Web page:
GRANDVILLE, Mich. (WOOD) — Grandville Fire Chief Mike May knows that world events could hit close to home. He’s well aware of the need for a swift response should a mass shooting happen at a large gathering place in the community he protects.
“Take RiverTown Crossings Mall for an example. With an active shooter in that building it would take hours — eight to 12 hours — to declare that building officially safe,” May said. “We learned that in Columbine. In that situation, they sat and waited for special teams to arrive, special teams and SWAT teams and tactical medical teams, and in the meantime people bled to death.”
With that in mind, firefighters in Grandville and Kentwood have started training on how to respond to active shooter incidents. They’re working with police on how to go into a situation where a large number of victims may need help.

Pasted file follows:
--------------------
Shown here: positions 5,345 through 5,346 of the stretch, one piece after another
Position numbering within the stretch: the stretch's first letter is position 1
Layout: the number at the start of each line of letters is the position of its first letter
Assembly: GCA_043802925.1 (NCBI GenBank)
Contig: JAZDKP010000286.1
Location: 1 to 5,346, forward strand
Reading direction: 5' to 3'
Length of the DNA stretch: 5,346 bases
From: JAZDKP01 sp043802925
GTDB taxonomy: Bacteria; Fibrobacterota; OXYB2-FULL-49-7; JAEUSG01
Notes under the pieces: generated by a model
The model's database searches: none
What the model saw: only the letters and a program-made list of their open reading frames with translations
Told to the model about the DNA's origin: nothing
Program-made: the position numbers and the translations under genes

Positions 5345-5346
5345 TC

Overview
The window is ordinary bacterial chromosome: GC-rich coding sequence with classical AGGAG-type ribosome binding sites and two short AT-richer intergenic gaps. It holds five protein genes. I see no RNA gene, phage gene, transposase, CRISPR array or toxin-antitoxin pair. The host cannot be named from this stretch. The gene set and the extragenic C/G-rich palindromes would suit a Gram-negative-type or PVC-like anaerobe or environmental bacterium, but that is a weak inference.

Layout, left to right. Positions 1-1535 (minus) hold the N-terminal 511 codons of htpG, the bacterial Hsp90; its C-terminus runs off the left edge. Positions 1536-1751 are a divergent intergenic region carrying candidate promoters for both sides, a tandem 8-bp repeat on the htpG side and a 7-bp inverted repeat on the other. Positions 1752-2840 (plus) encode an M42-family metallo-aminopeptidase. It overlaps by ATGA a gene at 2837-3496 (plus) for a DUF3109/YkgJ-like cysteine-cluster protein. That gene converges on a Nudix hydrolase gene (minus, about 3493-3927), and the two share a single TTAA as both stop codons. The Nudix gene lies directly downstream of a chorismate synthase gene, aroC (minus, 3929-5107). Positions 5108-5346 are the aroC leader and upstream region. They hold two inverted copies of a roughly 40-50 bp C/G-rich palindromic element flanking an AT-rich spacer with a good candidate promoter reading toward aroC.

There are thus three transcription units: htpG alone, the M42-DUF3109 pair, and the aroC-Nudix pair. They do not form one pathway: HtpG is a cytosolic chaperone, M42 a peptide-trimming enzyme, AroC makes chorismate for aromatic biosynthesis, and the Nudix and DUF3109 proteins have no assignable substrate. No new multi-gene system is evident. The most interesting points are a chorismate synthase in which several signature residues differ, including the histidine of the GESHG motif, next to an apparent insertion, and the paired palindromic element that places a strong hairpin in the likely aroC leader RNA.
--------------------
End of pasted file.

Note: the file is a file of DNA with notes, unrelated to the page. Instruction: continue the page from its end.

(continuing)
“The fire services role would be to extract the victims once the scene has been made reasonably safe by law enforcement,” May said.
The key term there is “reasonably safe” — any shooting would have stopped but others dangers like secondary explosive devices could exist. That’s the kind of thing medics and firefighters previously waited to confirm before going in.
“We’re trying to take chaos and bring some structure to the chaos,” Kentwood Deputy Fire Chief Greg Ginebaugh explained.
Those dangers go well beyond malls; well beyond the city and suburbs. So they are trying to get fire departments throughout Kent County to participate.
“We’ve met with the area police chiefs and area fire chiefs. Now we’re at the point of, in January, we’re going to bring all those agencies together and actually present the rescue task force model to them,” Ginebaugh said. “It can happen anywhere at any time. We just want all the agencies around us to be ready. ”
If you want to learn more about the rescue task force concept, including how it has evolved in recent years, check out these links: